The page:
Sleep Apnea Linked to Memory and Attention Problems

New research published recently in the Annals of the American Thoracic Society shows a newly discovered link between sleep-breathing disorders such as sleep apnea and problems with memory and paying attention.  

The study looked at 1,700 adults using technology in their home environment to measures things like oxygen levels and other functions during sleep. Researchers determined that those with less than 90 percent oxygen saturation levels, which is a clear marker for sleep apnea, scored much lower on memory and attention tests. Researchers believe the lack of oxygen can damage blood vessels in the brain and cause inflammation that can result in nerve cell loss and lead to cognitive problems. 

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1105 Hits

Marijuana Causes Dry Mouth: Why it Matters

As the use of marijuana for medicinal purposes, and in some states recreational purposes, becomes more widespread, it’s important to look into one of the most well-known side effects of its use. Dry mouth, or xerostoma in the medical and dental community, occurs for many reasons. It can be a side effect of medication, a medical condition or the result of using marijuana.

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1289 Hits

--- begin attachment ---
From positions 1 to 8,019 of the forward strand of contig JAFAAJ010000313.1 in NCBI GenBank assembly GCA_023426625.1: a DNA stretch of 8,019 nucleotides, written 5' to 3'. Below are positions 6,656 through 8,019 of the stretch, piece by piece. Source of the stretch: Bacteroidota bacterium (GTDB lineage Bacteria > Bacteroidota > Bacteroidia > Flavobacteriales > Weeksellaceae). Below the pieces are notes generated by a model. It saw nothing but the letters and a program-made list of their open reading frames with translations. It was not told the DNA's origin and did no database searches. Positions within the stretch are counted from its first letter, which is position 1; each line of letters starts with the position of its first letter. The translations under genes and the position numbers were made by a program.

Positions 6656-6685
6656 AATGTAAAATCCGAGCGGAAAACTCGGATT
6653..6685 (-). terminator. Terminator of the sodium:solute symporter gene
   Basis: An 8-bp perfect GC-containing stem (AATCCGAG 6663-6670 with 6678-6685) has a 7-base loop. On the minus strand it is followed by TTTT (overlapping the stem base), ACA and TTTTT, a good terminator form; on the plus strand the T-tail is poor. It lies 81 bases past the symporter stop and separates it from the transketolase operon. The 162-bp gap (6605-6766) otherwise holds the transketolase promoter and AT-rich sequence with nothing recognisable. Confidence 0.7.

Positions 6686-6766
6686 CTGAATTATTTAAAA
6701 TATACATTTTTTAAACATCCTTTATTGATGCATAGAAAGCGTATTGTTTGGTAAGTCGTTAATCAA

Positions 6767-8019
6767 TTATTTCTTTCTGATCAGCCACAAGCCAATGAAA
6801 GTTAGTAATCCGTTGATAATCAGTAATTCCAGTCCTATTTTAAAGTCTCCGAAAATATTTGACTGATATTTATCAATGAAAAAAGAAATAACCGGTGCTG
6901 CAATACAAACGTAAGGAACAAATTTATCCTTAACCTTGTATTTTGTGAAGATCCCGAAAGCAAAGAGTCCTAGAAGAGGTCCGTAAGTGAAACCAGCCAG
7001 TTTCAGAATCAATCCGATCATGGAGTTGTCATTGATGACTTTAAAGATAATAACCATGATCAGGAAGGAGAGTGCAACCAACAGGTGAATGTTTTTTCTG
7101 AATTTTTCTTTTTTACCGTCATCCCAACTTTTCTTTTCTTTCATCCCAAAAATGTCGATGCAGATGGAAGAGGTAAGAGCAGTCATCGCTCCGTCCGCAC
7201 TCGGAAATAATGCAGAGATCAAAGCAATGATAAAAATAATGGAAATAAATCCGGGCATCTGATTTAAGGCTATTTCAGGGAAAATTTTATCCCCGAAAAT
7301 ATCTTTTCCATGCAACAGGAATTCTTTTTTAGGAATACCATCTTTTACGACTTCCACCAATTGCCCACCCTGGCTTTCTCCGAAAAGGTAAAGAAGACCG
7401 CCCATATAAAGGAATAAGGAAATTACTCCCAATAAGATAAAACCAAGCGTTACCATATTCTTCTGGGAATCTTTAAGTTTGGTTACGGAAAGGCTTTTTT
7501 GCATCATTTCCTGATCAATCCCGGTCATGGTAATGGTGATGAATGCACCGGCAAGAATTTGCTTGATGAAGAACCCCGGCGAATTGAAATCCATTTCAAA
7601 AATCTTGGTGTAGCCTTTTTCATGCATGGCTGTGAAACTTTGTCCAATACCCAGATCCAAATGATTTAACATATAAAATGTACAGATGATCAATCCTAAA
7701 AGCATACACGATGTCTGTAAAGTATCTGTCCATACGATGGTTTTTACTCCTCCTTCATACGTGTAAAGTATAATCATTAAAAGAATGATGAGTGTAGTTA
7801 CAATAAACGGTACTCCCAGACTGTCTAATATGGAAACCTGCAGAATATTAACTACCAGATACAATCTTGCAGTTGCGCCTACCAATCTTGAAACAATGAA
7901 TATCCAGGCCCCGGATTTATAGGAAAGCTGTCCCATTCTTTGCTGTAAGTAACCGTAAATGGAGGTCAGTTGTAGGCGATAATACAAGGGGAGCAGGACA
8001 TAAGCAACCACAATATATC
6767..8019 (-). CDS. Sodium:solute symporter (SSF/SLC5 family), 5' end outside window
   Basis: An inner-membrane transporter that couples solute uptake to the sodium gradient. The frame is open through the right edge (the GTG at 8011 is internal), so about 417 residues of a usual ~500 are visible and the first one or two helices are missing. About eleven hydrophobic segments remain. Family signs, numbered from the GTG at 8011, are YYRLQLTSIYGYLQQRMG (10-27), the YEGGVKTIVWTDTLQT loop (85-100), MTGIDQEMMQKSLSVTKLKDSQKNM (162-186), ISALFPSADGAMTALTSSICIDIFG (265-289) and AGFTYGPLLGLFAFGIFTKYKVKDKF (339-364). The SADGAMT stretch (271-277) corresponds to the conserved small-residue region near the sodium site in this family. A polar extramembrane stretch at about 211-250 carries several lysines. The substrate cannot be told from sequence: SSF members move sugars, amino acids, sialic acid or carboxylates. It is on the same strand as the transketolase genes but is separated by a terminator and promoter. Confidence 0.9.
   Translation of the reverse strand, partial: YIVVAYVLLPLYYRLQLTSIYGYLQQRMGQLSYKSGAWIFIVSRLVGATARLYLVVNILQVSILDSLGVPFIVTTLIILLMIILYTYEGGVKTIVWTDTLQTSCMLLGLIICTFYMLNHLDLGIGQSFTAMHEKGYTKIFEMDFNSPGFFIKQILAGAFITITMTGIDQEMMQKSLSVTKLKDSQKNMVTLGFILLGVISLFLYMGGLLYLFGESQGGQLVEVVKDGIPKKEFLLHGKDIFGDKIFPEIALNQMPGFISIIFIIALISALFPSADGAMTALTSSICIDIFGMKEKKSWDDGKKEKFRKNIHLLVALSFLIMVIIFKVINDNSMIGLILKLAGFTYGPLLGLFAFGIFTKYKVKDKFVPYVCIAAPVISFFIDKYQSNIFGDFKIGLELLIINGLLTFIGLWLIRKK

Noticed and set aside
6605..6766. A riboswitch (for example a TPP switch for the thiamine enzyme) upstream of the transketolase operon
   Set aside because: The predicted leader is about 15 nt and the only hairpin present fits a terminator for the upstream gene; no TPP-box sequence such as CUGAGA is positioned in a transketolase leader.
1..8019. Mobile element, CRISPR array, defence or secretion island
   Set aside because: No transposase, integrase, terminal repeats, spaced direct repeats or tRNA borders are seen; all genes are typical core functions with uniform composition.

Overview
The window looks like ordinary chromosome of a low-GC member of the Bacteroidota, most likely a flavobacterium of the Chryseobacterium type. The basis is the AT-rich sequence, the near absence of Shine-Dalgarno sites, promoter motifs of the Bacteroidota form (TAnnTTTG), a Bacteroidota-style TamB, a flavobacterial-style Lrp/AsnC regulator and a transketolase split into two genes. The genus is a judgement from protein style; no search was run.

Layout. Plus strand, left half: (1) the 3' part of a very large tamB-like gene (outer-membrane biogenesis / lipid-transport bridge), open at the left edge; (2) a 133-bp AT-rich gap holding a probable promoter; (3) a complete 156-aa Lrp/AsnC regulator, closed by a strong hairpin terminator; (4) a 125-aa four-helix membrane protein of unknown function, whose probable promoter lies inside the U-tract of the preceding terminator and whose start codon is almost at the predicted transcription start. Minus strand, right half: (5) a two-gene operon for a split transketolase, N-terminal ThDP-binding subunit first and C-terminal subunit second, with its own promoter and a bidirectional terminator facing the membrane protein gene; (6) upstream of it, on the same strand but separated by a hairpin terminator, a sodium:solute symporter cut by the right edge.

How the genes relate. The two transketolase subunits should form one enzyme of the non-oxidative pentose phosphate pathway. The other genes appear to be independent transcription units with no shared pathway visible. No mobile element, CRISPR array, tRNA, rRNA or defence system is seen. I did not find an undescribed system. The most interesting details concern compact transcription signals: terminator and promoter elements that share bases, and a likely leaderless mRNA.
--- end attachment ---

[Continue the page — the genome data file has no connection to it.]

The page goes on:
New Study Shows Link Between Feelings of Purpose in Life and Better Sleep

 New research from a study conducted at Northwestern University in Chicago has found that a sense of purpose in life could help people sleep better. The study looked at over 800 people ages 60 to 100. Question about sleep quality and motivations in life were the core focus of the study and the researchers discovered that those who felt their lives had more meaning were actually less likely to have sleep apnea and restless leg syndrome along with a higher quality of sleep overall. The new study was published in the journal of Sleep Science and Practice.

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1231 Hits

Walks on the Beach May Help Improve Dental Anxiety

 Most people dread going to the dentist for even the most common treatments, but what if you could transport yourself to another world during the procedure? Researchers at the University of Plymouth set out to discover if using virtual reality in a dental setting could help improve patient experience and their findings were very interesting.

The study separated participants into three groups. The first group, the control group, received their dental treatments as usual with no distractions or interventions. The second group used a virtual reality headset to stroll through the streets of a random city during their procedure. The third group wore the virtual reality headsets and walked along a beach in Devon, England.

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1222 Hits

SPG Block Helps Migraine Sufferers Find Relief

According to the Migraine Research Foundation, migraines affect 38 million Americans and one billion people worldwide including men, women and children. It’s the third most common illness in the world and the sixth most disabling. In fact, every 10 seconds, someone in the United States visits the emergency room for head pain said Dr. David Buck, DDS, a neuromuscular dentist in Washington.

"Migraines are considered chronic when a patient experiences at least 15 a month over the course of three months," he said. "People who don’t suffer from these painful attacks have the tendency to brush them off as just bad headaches with little sympathy for the patient. But, 90 percent of migraine sufferers can’t function at all, let alone work, drive or socialize during a migraine."